Court Vacates Order Requiring Defendant to Review and Produce as Much as Three Million Emails: In Nece v. Quicken Loans, Inc., Florida District Judge Steven D. Merryday sustained the defendant’s objection to an order requiring the defendant to produce all documentation related to do-not-call requests received between September 2012 and June 2013 and also required the plaintiff to move for class certification by April 13.
Court Rules Search Terms Overly Broad Under Rule 26 in Convertible Top Patent Case: In Webastro Thermo & Comfort v. BesTop, Inc., Michigan Magistrate Judge R. Steven Whalen ruled in favor of the plaintiff’s protective order, requesting the narrowing of search terms for ESI production in this patent dispute.
Court Rules Non-Party Subpoenaed ESI Not Subject to 100-Mile Boundary: In Curtis v. Progressive N. Ins. Co., Oklahoma District Judge Robin J. Cauthron, noting that the non-party “subpoena at issue does not require the travel or attendance of any witnesses and Plaintiff is requesting the production of electronic documents”, found that “there is no violation of the 100-mile limitation for electronic documents pertaining to Rule 54” and granted the plaintiff’s Motion to Compel Compliance with Subpoena directed to the non-party.
Court Grants Defendant’s Motion to Compel Various Records from Plaintiff in “Slip and Fall” Case: In Hinostroza v. Denny’s Inc., Nevada Magistrate Judge Nancy J. Koppe granted the defendant’s motion to compel discovery various sources of ESI related to the plaintiff’s claim of injuries resulting from a “slip and fall” accident at one of the defendant’s restaurants.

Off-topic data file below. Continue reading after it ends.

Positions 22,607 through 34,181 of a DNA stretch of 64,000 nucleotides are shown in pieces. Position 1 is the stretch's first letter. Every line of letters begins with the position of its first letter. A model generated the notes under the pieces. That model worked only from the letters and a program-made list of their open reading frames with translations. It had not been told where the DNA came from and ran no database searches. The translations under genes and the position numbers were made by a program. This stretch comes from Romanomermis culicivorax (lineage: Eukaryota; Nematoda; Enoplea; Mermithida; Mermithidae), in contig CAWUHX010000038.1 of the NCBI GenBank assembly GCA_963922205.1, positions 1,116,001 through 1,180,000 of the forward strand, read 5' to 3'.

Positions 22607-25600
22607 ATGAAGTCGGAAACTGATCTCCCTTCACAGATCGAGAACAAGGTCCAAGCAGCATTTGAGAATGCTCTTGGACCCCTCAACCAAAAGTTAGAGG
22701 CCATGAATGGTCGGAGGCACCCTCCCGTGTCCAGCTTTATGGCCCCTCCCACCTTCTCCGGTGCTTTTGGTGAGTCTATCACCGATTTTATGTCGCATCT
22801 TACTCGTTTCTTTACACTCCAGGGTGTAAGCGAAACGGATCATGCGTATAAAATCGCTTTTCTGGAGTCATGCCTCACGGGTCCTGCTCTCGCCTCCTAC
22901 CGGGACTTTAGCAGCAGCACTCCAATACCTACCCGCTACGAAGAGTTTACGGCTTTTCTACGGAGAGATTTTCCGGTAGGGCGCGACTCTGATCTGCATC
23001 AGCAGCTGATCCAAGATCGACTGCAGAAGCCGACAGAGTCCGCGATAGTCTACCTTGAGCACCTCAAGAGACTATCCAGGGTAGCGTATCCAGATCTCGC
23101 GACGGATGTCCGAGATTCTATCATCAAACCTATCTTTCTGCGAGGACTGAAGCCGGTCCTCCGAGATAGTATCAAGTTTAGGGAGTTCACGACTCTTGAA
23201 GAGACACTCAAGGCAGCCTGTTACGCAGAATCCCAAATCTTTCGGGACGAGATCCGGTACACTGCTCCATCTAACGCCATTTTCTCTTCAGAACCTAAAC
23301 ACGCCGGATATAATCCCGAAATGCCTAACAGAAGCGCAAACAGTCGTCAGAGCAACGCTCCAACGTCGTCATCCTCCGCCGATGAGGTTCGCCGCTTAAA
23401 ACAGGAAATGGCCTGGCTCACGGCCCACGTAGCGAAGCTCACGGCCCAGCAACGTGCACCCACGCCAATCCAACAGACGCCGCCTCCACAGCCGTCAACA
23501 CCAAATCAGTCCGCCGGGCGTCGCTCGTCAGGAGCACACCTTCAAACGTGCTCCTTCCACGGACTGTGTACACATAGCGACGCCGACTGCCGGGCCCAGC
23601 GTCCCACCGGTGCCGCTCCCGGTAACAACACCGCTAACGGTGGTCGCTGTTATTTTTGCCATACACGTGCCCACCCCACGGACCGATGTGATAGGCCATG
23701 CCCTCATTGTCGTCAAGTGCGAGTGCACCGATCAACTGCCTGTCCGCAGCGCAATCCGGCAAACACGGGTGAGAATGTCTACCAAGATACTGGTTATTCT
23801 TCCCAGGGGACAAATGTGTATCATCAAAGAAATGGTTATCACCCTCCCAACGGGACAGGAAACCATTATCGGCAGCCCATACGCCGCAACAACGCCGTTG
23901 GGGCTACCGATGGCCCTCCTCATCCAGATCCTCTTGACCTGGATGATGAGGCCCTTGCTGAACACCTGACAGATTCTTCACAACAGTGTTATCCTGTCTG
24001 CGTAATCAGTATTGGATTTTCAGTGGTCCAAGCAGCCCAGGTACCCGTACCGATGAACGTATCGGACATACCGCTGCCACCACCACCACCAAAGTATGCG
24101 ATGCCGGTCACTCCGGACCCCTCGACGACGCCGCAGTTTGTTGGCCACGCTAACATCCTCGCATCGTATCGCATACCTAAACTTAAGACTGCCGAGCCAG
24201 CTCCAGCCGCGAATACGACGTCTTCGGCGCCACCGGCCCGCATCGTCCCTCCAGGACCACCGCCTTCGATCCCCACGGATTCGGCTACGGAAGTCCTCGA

Court Compels Non-Party Insurance Agents to Produce Text Messages in TCPA Case: In Gould v. Farmers Insurance Exchange, Missouri District Judge Rodney W. Sippel granted the plaintiff’s motion to compel two non-party Farmers Insurance agents to comply with subpoenas and produce documents pertaining to text messages that they allegedly sent to potential customers, rejecting the agents’ argument that compliance with the subpoenas would violate their Fifth Amendment right against compelled, self-incriminating testimony.
Court Grants Motion to Quash Subpoena From Defunct Non-Party Entity: In Swift Beef Co. v. Alex Lee, Inc., Kansas Magistrate Judge Kenneth G. Gale, finding that “the information requested by the subpoena has limited relevance and is not proportional to the needs of the case” and that the non-party entity (Vantage Foods) had established that its production would be unduly burdensome, granted Vantage’s Motion to Quash Subpoenas and denied the plaintiff’s Motion to Compel Compliance with Subpoena as moot.